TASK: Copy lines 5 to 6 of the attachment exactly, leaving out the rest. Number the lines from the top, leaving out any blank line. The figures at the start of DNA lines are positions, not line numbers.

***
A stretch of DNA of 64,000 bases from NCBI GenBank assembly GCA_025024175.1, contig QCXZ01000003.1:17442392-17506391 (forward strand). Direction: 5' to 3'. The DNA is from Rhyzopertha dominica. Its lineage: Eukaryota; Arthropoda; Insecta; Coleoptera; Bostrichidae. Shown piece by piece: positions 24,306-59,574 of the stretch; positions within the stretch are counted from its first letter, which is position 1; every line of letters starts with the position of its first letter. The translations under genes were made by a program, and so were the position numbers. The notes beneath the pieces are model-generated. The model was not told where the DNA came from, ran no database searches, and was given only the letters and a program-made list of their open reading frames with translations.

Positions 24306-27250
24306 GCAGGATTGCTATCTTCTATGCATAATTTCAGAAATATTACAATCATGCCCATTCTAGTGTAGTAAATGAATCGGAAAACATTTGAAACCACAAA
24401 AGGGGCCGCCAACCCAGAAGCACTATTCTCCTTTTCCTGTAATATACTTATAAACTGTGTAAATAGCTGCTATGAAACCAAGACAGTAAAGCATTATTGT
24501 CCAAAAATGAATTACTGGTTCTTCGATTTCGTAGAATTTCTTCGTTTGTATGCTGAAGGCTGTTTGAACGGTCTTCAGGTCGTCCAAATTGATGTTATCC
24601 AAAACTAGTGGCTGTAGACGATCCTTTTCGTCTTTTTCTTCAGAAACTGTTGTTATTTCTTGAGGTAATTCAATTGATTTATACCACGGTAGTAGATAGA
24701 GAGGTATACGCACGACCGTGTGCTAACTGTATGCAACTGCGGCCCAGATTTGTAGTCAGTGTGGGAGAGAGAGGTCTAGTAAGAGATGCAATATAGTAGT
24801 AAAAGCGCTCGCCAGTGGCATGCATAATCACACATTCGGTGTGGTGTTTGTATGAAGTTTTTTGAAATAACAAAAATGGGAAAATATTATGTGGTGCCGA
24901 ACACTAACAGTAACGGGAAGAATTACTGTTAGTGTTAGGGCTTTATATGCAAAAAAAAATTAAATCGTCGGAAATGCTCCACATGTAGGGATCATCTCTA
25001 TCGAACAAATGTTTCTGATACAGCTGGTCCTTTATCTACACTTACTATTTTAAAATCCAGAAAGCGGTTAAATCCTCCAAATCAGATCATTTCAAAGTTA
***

24501 CCAAAAATGAATTACTGGTTCTTCGATTTCGTAGAATTTCTTCGTTTGTATGCTGAAGGCTGTTTGAACGGTCTTCAGGTCGTCCAAATTGATGTTATCC
24601 AAAACTAGTGGCTGTAGACGATCCTTTTCGTCTTTTTCTTCAGAAACTGTTGTTATTTCTTGAGGTAATTCAATTGATTTATACCACGGTAGTAGATAGA